Ar. Sumit Dhawan emphasises the need to extend the use of metal facades to residential architecture, extolling their virtues and the added role of technology for sustainable built forms… A facade determines the visual identity, character, and expression of architecture. Its design is also a huge parameter for building performance. Consequently, the facade lies at the convergence of the outward and inward environment, constituting an integral part of the structure.
It is often seen that use of metal in facades is almost always correlated with commercial or institutional architecture. Few examples that instantly come to mind are The Guggenheim Museum Bilbao by Frank O Gehry done in titanium, Riverside Museum by Zaha Hadid or even The Sage Gateshead in UK by Norman Foster. But a residence in metal seems to elude the mind. And if the same is proposed, the most common client apprehension is, “I hope it won’t look ‘commercial’”.
In a bid to shake off such inhibitions, I share my research and learnings with you in the hope that this versatile material will see proliferation and innovative approach. Incidentally, given the constantly changing perception of iconic and technologically advanced facades, they are the most difficult to design. It is like working with a two-pronged sword: one, the material and two, technologically driven processes. Speaking of the former – metal offers a unique modern rhythmic aesthetic. Being an eco-friendly entity, metal minimises energy use, promotes sustainability, and invites innovation and creativity in terms of design. Easily bent and configured to the specific design, it can be used as a lightweight decorative element or as a structural component. Metal roofs and wall panels can also be curved to create a unique and dynamic building appearance, hence amplifying its versatility. Moreover, not only can metal withstand harsh weather environments, it can also resource depletion due to its recyclability. The concept is fast catching up in India, but the changes go beyond skin-deep alterations or a facelift. Besides, metal also offers better function.
Addressing the material palette of metal facades, it is not only interesting, but intriguing to note that the plethora of different materials and cladding systems offer the most potential for innovation. Whether we speak of steel, galvanised steel and aluminium or zinc, copper, and titanium, the most recognisable system that can use almost any material is the ‘standing seam’. Characterised by robust folded connections between each panel, its concealed fixing details allow for sleek architectural exteriors, making it a popular choice across typologies. However, its simpler alternative – the Snaplock displays a similar ribbed profile but does not require specialist closing equipment to install it. As the name suggests, Snaplock panels are designed to “snap” together, offering a low-fuss installation.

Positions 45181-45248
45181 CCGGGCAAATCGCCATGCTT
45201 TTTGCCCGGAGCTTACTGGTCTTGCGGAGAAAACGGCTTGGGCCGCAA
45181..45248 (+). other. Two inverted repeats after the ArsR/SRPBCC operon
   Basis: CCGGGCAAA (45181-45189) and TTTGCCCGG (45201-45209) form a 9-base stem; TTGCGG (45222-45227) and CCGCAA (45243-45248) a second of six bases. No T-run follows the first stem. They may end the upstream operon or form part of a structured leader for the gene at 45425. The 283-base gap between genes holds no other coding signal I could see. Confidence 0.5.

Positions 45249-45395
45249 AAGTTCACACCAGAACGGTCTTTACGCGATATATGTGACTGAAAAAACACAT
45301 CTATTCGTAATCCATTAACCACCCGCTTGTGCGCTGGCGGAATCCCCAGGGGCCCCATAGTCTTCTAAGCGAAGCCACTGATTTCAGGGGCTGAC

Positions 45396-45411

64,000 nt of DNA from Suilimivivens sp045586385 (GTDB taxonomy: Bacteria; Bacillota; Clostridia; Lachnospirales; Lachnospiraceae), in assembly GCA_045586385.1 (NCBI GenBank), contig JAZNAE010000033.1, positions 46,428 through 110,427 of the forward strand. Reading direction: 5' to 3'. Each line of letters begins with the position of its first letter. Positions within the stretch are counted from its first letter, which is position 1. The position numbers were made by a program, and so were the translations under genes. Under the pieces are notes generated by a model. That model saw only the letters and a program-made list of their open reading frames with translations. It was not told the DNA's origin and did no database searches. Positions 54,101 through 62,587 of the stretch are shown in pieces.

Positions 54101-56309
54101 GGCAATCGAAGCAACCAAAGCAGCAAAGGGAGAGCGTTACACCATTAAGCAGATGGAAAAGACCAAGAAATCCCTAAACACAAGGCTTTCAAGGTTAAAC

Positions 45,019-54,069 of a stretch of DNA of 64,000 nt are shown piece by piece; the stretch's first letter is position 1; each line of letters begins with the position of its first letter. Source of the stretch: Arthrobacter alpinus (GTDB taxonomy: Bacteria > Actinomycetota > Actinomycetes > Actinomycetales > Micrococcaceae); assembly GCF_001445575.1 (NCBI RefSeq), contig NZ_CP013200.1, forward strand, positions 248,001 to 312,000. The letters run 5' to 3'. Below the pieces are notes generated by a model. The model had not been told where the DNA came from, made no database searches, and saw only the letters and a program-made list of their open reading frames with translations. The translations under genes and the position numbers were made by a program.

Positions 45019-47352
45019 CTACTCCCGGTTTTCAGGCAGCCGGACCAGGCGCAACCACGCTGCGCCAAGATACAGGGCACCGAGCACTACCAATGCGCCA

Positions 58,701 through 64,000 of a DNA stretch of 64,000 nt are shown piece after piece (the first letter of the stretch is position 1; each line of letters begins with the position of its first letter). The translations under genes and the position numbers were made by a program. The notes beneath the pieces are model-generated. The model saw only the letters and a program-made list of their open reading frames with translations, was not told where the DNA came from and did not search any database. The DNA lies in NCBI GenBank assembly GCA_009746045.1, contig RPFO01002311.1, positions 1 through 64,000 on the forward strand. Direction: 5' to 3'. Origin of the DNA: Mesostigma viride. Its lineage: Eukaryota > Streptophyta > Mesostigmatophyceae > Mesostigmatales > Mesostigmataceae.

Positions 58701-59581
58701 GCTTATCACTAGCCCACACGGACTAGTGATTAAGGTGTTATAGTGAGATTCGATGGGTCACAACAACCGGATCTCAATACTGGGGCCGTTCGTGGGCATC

For the dramatic express joints, the interlocking system offers a smooth appearance; its rather big plus point being that the cladding panels can vary in width and can be detailed to run horizontally, vertically, or even diagonally. And there are others – the Flatlock and shingle, Cassette and the bespoke systems that can be developed by a specialist manufacturer, altering an existing system, or creating something completely new.
Whilst the deciding factor is always a multitude of project-specific factors, viz., desired aesthetic, climatic conditions, chosen structural system, the nature of adjacent materials and the construction budget, etc., the undeniable bottom line is that metal facades facilitate exploration of form, and derivation of key insights into thermal, daylight and solar performance informing decisions pertaining to the building orientation, solar shading, glazing, etc. The right combination of its various aspects can, not just synthesise an inspirational building exterior, but quantify its utility.
Ar. Sumit Dhawan founded Cityspace’82 in 2005. He is renowned for designing celebrity homes of cricketer Yuvraj Singh and Gautam Gambhir and innovates his projects with numerous design styles fusing one into another, delivering impeccable intricate spectacles. Passionately believing in a perfect balance between functionality and form; and adopting a to-and-fro methodology for the same, Sumit ensures a rationalisation of both – the aesthetics and functional regime of every endeavour he outlines. He also believes that a building must speak for itself with its concept, rather than having theoretical philosophy to it.
This empirical and multifaceted design philosophy, coupled with the quality of work, has Sumit invoking his client’s identity through the space. His eclectic facade style has made him a favourite amongst numerous practicing architects. The goal is to continue designing veritable projects and be known for the quality of work in the fraternity and outside. Ar. Sumit Dhawan can be reached at firstname.lastname@example.org
Text & Photography Credits: Ar. Sumit Dhawan